Too wet! With rain falling almost all winter, Bear Creek surges over its swollen banks. That reminds me of the difficulty I too have with balance. God calls us to confess and to praise. How do I balance the two each day?
In 1993, I walked into Westminster Abbey for the first time. With my neck arched to take in those amazing stained glass windows, praise and worship overtook me.
A few days later, Dave and I toured St. Paul’s Cathedral. At noon, one of the rectors climbed to the right pulpit and asked everyone to simply stop. “Please stand, sit, or kneel and pray the Lord’s Prayer in your own language. ”
The air exploded with a variety of languages. Now, confession, not praise, overwhelmed my heart. Pentecost flashed through my head! Each of those two houses of worship drew me to aspects of worship that are hard to balance: confession and praise.
In the Old Testament temple, the stench of blood, and the bleating of dying animals mingled with the acrid wafts of burning incense. What a visceral reminder of personal sins! What sensory signs or images in modern American churches even nudge me to confess my sins before a holy God? I love the overwhelming beauty of a sanctuary; it calls forth my praise and adoration to the God of heaven and earth. I must search harder for cues that prompt me to confession. Quietness, sitting still before the Lord, allows me to confront my sins, those I commit in thoughts, words and deeds.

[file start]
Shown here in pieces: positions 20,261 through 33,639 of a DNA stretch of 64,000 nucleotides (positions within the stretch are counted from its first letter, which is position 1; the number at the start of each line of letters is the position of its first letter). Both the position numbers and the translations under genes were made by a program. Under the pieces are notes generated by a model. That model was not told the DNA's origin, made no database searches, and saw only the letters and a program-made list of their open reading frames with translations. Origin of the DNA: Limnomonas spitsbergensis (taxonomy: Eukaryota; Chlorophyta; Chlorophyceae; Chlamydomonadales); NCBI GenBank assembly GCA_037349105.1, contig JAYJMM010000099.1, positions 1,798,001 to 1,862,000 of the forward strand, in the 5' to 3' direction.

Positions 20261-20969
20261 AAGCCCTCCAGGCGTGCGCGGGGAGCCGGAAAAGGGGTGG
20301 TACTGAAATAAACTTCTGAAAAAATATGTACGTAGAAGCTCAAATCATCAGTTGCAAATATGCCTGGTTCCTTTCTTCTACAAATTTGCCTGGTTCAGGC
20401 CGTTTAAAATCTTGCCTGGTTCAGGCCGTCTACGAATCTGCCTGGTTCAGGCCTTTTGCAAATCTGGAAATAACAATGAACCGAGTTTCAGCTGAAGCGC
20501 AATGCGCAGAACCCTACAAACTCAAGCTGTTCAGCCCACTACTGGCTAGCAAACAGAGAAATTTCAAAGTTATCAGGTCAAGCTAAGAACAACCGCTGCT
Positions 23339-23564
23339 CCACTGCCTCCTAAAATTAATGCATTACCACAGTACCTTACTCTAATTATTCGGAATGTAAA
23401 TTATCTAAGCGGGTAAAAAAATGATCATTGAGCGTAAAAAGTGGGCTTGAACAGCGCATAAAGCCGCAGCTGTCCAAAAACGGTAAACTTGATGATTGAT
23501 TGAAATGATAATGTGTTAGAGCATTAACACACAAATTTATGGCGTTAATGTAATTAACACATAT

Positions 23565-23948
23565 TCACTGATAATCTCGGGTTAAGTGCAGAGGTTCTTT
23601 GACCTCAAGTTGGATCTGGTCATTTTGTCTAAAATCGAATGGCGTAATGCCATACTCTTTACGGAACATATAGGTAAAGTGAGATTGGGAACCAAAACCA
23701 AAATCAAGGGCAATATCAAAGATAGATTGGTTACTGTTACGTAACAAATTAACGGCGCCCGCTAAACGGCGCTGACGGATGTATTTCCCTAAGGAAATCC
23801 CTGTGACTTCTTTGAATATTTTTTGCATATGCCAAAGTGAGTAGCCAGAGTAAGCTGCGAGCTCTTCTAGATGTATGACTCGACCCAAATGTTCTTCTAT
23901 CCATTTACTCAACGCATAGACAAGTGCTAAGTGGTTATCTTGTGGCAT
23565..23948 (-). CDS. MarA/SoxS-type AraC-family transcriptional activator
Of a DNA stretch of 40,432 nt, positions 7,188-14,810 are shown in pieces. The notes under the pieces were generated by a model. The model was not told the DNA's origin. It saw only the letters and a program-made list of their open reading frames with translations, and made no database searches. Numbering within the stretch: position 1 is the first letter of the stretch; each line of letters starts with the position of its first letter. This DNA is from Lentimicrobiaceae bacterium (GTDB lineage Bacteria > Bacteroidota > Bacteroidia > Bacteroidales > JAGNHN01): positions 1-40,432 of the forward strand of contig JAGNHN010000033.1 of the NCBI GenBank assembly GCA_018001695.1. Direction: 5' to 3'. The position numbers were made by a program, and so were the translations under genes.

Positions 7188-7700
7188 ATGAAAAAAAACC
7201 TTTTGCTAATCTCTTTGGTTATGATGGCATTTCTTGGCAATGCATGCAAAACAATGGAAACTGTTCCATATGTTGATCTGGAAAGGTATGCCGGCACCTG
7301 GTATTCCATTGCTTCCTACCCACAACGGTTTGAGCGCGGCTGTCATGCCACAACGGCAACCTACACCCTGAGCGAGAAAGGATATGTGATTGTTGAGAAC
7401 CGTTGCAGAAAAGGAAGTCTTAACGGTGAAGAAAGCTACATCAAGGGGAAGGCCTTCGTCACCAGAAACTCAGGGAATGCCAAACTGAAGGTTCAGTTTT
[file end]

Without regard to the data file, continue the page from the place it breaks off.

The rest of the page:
During Lent this year I desire to offer genuine praise to God for the specifics of each day’s common graces. To guide me, I have returned to using a hymnal for my devotions, playing and singing –m savoring the richness of both words and music. In the realm of confession, I long to have this become as natural as praise. I start my journey with C.S. Lewis’ words: “The Christian has a great advantage over other men, not by being less fallen than they, nor less doomed to live in a fallen world, but by knowing that he is a fallen man in a fallen world.”